A Pile of Manure

Money is like manure. If you continue to pile it in one big pile all you have is something that stinks to high heaven. However if you spread it around it’s amazing what good it can do. —  Anon.

A friend told me this analogy a while back. He was about to receive a good deal of money and all his friends had counseled him to hold onto it all and not waste it. Instead he was inclined to give a good portion to charity. His father once told him this analogy when he was a young man. He said giving away money to those in need is like planting mustard seeds. Much of the money will be wasted by the recipients, but a few seeds will fall on fertile ground and produce amazing results.

I was reminded of his wisdom when I heard the news about all the money people spent on the days after Thanksgiving and then read that charitable giving is way down this year. I admit that I once was drawn to money and buying things for friends and family. It did not serve me well.

I think we should all consider advent season and ask ourselves whether we are accumulating manure or whether we are fertilizing our community and the world. The last thing any of us need is a pile of manure stinking up our house.

 

About the author

Webb Hubbell, former Associate Attorney General of the United States, is an author and lecturer. His novels, When Men Betray, Ginger Snaps, and A Game Of Inches, are published by Beaufort Books and are available online, in your local bookstore, or you can order autographed copies at webbhubbell.com. When Men Betray won one of the IndieFab awards for best novel in 2014. Ginger Snaps Won the IPPY Awards Gold Medal for best suspense/thriller.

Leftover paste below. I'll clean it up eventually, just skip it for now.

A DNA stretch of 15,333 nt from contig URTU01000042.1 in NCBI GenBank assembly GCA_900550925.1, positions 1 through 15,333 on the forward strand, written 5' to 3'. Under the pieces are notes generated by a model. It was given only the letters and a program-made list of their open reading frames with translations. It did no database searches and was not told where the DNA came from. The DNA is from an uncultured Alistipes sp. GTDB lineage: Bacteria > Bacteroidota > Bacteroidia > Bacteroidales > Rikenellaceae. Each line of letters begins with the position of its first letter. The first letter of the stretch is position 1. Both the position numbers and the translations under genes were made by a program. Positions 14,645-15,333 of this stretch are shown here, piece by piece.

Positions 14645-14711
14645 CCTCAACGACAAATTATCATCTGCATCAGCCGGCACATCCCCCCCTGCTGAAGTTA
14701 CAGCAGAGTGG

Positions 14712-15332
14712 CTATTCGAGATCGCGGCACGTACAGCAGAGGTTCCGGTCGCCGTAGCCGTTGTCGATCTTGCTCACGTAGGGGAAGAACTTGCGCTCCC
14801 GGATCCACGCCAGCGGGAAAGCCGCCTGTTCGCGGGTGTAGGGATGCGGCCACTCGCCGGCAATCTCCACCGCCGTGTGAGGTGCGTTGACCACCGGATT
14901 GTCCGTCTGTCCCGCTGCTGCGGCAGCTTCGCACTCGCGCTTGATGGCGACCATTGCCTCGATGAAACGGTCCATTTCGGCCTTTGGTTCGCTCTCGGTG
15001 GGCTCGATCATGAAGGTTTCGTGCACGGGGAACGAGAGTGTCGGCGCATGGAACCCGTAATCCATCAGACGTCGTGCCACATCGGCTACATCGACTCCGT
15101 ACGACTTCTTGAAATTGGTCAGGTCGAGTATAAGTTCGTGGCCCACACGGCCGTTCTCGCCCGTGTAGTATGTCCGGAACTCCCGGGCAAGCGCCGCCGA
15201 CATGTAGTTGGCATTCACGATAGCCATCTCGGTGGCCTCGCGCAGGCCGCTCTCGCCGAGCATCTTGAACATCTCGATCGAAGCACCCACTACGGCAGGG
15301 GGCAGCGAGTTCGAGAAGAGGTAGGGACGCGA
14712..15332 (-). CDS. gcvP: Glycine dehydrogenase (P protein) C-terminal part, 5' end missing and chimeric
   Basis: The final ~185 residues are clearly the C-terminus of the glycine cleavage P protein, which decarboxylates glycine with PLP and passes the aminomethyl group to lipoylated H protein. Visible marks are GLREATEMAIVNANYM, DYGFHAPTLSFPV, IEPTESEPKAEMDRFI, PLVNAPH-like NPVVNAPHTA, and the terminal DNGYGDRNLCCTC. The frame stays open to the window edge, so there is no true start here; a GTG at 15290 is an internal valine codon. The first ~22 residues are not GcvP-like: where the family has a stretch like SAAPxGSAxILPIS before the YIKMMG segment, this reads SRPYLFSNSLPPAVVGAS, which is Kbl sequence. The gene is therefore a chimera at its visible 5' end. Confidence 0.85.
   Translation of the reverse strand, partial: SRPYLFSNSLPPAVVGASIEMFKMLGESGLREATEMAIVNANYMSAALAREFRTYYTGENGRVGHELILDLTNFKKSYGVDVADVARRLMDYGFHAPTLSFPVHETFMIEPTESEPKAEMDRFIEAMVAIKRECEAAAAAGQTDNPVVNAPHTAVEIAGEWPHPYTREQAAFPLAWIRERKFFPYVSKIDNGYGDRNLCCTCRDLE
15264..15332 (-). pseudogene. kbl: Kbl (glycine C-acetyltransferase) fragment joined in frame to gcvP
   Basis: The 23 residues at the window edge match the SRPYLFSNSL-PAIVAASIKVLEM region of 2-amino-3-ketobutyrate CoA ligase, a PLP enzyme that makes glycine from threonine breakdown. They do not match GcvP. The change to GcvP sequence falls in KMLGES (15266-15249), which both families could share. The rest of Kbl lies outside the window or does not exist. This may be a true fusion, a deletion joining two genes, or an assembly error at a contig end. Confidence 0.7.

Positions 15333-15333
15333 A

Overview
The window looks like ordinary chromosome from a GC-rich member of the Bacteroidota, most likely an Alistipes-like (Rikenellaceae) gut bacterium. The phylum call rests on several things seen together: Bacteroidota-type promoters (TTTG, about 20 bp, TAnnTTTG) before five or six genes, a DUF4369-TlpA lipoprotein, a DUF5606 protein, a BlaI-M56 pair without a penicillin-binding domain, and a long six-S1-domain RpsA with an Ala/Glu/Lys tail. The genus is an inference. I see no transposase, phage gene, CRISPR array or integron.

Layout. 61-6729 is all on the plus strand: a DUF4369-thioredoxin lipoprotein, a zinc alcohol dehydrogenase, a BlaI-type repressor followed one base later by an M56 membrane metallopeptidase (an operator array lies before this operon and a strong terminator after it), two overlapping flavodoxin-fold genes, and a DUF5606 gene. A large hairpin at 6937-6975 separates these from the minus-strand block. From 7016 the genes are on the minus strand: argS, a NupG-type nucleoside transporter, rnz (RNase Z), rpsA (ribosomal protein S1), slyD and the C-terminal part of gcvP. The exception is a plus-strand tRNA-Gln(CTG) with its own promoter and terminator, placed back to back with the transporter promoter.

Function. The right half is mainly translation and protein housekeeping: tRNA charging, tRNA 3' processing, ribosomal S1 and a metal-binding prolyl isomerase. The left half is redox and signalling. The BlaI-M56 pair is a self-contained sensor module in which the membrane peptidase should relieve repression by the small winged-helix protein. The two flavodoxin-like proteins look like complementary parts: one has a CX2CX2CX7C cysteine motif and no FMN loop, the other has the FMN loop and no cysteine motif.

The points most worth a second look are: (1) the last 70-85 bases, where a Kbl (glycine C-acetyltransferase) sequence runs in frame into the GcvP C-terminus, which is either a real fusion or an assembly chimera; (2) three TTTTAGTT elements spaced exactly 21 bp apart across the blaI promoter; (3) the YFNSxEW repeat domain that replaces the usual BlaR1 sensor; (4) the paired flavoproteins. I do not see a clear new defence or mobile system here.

1 Comment +

  1. My undergraduate major at the University of California, Davis was Soil & Water Science, fertilizer and irrigation in common English, and a BS in BS in crude French. The Soil & Water Science program was considered the best in the world at the time. I was the top student in the major when I graduated in 1979. I was honored to carry the program’s standard to the stage when it was our turn to receive our diplomas. My first real job after graduation was managing a Farm School at Maradi, Niger, West Africa. One of the things we taught our students was the proper use of manure as fertilizer. The first thing you have to realize about manure is that hot BS is toxic, both literally and figuratively, so let it mellow 2-3 years. Second, spread it thin and where it will do the most good. Follow those two simple concepts and your result will stand out head and shoulder higher than those who don’t use manure. Those who misuse manure will kill their crops and come begging for food at harvest.

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